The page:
Using my skills to help local families

Karen Walker

Karen Walker’s skills have helped develop services for local families and steer a charity through a pandemic. Here, she gives her advice on being a chair and her pride in being one. 

I was appointed as the Chair of 1st Place in May 2019. 1st Place is a Children and Family Centre centre at the heart of the Borough, Bankside & Walworth locality in north west Southwark. Many of the issues that our families face are replicated around the country, and our trustees support 1st Place in developing their services for local families. 

I didn’t serve as a trustee at 1st Place beforehand but I did have previous experience of being a trustee. I was attracted to the role of chair because I felt that I could use my skills to support the charity’s fantastic Children and Family centre and day nurseries.

I’m currently a chief executive at a medical charity, but my former career included being an early years professional, working at the National Day Nurseries Association to develop a quality assurance model for the sector, and supporting the implementation of the National Standards Framework and the Ofsted inspection.

I hoped that my experience could be put to good use to develop services that met the needs of local families. 

I hoped that my experience could be put to good use to develop services that met the needs of local families. I also wanted to continue to support the development of early years policy, securing a robust early years sector that delivers excellent services to all within each locality. 

The role of chair

As a chair, my role is to support the Director and her senior team in developing policies and practice to meet the needs of local families. We think about the whole family, supporting both parents and carers of the children who attend our settings. This includes running classes on child development to help them understand the important role that they play in enabling their children to grow and develop in their own time and in their own way. Something that is vital in today’s modern society.   

When I took on the role, I was certainly not expecting to chair an organisation through a pandemic! I am extremely grateful that 1st Place had such an incredible director and senior team to lead the charity through the very difficult times we had. The pandemic did offer opportunities to review our work practice, to implement changes and to assess where we need to go next. However, its impact on our families has been huge and has highlighted the importance of a robust early years sector to give stability and support to families in very stressful and trying times.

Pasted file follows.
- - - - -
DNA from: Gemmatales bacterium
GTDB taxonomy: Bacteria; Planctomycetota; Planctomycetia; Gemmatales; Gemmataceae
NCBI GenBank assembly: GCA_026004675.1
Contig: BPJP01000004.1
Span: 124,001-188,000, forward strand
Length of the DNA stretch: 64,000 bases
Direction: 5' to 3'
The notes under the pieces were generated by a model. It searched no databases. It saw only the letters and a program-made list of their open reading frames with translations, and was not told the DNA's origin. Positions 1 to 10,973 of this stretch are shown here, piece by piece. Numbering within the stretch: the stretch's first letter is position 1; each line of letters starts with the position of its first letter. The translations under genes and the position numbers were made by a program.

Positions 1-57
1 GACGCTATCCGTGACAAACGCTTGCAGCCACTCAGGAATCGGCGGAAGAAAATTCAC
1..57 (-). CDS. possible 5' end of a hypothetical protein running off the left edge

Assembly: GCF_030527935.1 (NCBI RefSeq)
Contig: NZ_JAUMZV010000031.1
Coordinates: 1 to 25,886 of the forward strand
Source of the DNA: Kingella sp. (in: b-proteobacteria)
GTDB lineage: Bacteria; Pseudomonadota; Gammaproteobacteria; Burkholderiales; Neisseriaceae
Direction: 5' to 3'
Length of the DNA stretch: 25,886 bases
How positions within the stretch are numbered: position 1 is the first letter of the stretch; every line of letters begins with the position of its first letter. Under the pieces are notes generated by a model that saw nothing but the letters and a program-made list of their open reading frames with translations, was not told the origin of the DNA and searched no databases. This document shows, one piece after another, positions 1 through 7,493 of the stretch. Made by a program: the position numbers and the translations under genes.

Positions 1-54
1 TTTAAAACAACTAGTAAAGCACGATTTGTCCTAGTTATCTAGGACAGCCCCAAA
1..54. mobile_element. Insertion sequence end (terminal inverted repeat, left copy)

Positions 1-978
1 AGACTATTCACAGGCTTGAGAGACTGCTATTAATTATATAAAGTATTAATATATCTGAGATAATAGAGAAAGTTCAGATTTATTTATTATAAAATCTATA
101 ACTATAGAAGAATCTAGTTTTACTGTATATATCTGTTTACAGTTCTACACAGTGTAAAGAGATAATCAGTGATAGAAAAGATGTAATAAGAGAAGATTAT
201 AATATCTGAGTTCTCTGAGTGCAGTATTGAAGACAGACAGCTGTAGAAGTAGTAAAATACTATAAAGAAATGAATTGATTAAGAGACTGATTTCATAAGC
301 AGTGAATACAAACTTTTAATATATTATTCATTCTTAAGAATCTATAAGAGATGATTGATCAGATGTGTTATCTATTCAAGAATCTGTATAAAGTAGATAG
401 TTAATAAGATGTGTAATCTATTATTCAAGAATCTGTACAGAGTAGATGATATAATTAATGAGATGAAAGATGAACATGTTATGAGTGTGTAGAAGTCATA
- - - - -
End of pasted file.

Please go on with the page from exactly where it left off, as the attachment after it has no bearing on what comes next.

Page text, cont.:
The qualities of a good chair

A good chair needs to be able to listen, they must also be prepared to be bold. When the director or the team have new ideas that perhaps raise more questions than they can answer, it is the role of the chair and the board of trustees to listen and explore the possibilities of those ideas. It is also the role of the trustee board to offer support in times of crisis, to ensure their presence is known to service users and  that they are available to them if needed. 

If you want to be a trustee or chair, you should ensure that you and the charity are a good fit. You should also look at your skills and consider what you can bring to the charity. Be prepared for the amount of time that you will need to devote to the role. Sometimes it can feel like a lot! It is therefore important to manage your time well.

Being a chair is really rewarding. It is very satisfying watching the organisation grow and sharing in its successes. 

It is also vital to remember your strategic role and avoid getting too involved in the operational day-to-day activities because then it becomes hard to see the wood for the trees. Being one step removed from operational activity can give great insight and that can be of real value to the charity.  

Being a chair is really rewarding. It is very satisfying watching the organisation grow and sharing in its successes. At 1st Place, the focus is on securing the best possible start in life for young children and their families, and I’m very proud to play a part in that.

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